MLB

Best and worst signings of 2015-2016 offseason

CBS Chicago

The 2015-2016 offseason market consisted of some of the biggest and exciting players in the game. Some predictions as to where they were destined to be were accurate, while many came to a surprise. 

With pitchers and catchers reporting to Spring Training on February 17th, the offseason will officially come to an end, though there are plenty of players remaining on the market that will seek out a home before the season begins.

But, the big named free agents have found themselves a home for 2016, with opt-out clauses serving as the story of their contract. Let’s take a look at some of the best and worst signings of the offseason.

WORST:

1.) Chris Davis, Orioles- 7 years/ $132million: Chris Davis has emerged as one of the most powerful hitters in the game, averaging 40 home runs per year over the last four years. But he is also notoriously known for the strikeout, as evidenced by his 208 he compiled last year. Davis never really had a legit market, with many of the big time spenders already covered at first base. Add in the fact that Davis is a convicted PED user, and somehow super-agent Scott Boras got Baltimore to bid against itself.

2.) Zack Greinke, Diamondbacks- 6 years/ $206 million: Zack Greinke is a dominant right hander, but he is already 32. Grienke is a good bet to age well and stay healthy and productive throughout the entirety of his contract, but if he doesn’t, boy oh boy is that contract going to get ugly real fast for Arizona. And, remove his two stellar seasons in Los Angeles as a Dodger and Greinke has been a really good pitcher in his career, but not a top of the line type of ace that should be making David Price/ Clayton Kershaw type money. 

3.) Justin Upton, Tigers- 6 years/ $132 million: While he has always had a high ceiling, Upton has yet to show he can be a consistent five-tool player. Also, he has never shown the ability to lead a team to success. Upton is a good complimentary player, and he is a great complimentary piece to an organization that has Miguel Cabrera and J.D. Martinez, but at $132 million, Detroit really did not need to make this signing. After all, didn’t they just rid themselves of Prince Fielder? Upton will more likely than not play up to his contract given he is just 28 years old, but like Davis, there was no real strong suitor willing to pay him more than $110+ million for his services.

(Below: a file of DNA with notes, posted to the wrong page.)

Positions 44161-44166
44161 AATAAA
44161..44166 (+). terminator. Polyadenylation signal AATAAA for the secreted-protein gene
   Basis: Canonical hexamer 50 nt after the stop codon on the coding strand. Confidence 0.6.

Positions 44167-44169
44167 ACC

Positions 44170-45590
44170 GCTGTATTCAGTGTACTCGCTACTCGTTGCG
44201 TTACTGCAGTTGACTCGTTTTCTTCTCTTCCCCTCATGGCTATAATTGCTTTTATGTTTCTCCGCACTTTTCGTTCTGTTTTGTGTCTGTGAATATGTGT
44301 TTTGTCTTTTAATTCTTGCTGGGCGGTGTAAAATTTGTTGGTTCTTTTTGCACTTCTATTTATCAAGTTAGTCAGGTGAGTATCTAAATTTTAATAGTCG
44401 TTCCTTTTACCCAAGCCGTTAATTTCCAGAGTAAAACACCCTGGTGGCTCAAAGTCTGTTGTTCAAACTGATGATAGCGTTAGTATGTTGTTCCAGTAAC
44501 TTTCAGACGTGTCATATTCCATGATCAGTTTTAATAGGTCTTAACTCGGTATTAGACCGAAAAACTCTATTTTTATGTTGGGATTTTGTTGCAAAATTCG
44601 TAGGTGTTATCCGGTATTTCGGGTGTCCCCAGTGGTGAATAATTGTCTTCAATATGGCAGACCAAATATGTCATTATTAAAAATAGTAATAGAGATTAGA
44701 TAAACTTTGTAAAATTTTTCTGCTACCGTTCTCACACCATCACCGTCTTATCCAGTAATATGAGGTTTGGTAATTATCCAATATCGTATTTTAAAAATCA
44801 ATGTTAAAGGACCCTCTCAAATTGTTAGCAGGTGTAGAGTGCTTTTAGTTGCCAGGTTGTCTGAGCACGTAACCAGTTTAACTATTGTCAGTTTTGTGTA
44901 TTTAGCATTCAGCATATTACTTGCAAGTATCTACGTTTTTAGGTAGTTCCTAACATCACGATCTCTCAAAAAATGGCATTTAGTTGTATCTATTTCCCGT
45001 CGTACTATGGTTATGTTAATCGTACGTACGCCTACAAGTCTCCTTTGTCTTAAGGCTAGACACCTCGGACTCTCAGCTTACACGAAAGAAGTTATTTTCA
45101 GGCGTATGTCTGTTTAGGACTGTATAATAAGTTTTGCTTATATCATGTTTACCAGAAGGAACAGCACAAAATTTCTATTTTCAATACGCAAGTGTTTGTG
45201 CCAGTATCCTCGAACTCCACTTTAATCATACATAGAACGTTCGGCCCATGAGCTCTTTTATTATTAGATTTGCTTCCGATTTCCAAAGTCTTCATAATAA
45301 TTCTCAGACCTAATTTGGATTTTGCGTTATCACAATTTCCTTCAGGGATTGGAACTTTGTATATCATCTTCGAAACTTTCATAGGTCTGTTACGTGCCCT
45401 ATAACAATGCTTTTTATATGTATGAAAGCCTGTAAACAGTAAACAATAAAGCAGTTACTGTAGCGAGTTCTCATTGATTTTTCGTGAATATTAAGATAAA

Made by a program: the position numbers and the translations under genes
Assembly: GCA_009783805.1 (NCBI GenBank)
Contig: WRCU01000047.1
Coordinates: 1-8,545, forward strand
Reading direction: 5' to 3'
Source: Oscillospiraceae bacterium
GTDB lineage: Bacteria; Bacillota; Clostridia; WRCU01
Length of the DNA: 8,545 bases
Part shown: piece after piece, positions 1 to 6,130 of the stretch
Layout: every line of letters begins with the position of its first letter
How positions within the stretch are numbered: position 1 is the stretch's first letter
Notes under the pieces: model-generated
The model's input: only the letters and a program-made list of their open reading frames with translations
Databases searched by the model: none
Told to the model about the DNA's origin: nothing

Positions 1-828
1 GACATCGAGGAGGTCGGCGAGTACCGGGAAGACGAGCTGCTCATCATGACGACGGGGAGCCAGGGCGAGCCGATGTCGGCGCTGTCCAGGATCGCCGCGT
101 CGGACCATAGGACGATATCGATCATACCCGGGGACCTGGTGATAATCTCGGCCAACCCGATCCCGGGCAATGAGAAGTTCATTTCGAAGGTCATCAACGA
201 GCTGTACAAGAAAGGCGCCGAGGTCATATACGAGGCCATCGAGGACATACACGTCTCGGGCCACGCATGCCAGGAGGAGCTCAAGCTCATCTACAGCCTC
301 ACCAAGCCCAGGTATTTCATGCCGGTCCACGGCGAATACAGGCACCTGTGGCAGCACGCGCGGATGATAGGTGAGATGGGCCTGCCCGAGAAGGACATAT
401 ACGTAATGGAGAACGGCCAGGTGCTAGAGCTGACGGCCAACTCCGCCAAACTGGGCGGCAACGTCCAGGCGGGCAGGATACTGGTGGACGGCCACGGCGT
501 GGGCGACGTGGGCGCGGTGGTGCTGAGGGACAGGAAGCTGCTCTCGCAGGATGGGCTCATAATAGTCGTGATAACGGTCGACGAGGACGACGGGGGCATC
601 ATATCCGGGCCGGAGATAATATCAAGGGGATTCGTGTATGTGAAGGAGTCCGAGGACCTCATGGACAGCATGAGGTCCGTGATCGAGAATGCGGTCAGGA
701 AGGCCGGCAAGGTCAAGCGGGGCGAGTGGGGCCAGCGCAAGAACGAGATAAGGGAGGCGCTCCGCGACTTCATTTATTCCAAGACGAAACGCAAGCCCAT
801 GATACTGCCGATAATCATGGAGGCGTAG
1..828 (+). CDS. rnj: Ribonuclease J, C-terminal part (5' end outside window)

BEST:

1.) Jordan Zimmermann, Tigers- 5 years/ $110 million: The Tigers may have made a questionable call with the Upton signing, but they got a solid deal with their Zimmermann signing. Zimmermann was the first of the big aces to sign, and given his track record, will serve as a solid top of the rotation arm in Detroit. In an age where pitchers are getting ridiculous money, Zimmermann was had for a reasonable $110 million. He will only turn 30 in May, and is a good bet to log close to 200 innings of under 3.00 ERA ball if he can stay healthy. With a fastball in the upper 90’s and a devastating breaking ball, Zimmermann will fair just fine in the American League.

2.) Yoenis Cespedes, Mets- 3 years/ $75 million: Before the offseason began, it would be unheard of to think that 1.) Cespedes would appear on a list of best offseason signings and 2.) He would remain a Met. Don’t get me wrong, he is a talented athlete with a ton of power. But, aside from his hot stint with the Mets following a July trade, he has yet to put together a consistent season of solid production. And, all offseason long the Mets stated they would not pursue a reunion with Cespedes given his expected $100+ commitment. But give credit where credit is due, Cespedes took a little less to stay in Nw York and the Mets remained in contact with him knowing his market had yet to develop.

3.) Jason Heyward, Cubs- 8 years/ $184 million: Some believe Hayward is all hype, some believe the potential is there to be great. The Cubs were a perfect fit for Heyward, who fits that young mold by being just 26, and got him for less than the $200 million many experts had pegged for him. Hayward has posted an OPS of over .800 just twice in his career, but there is no doubt his athleticism and power potential will play well in Wrigley. And, he will not have to carry that Cubs team. He will compliment a stacked lineup that already had Kris Bryant, Anthony Rizzo, Kyle Schwarber and Jorge Soler. A smart move for both sides. 

 

 

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Kunaal Madhavan

Kunaal loves talking baseball. In his spare time, he is an active volunteer assisting in youth camps for some of the top athletes in the Bay Area.
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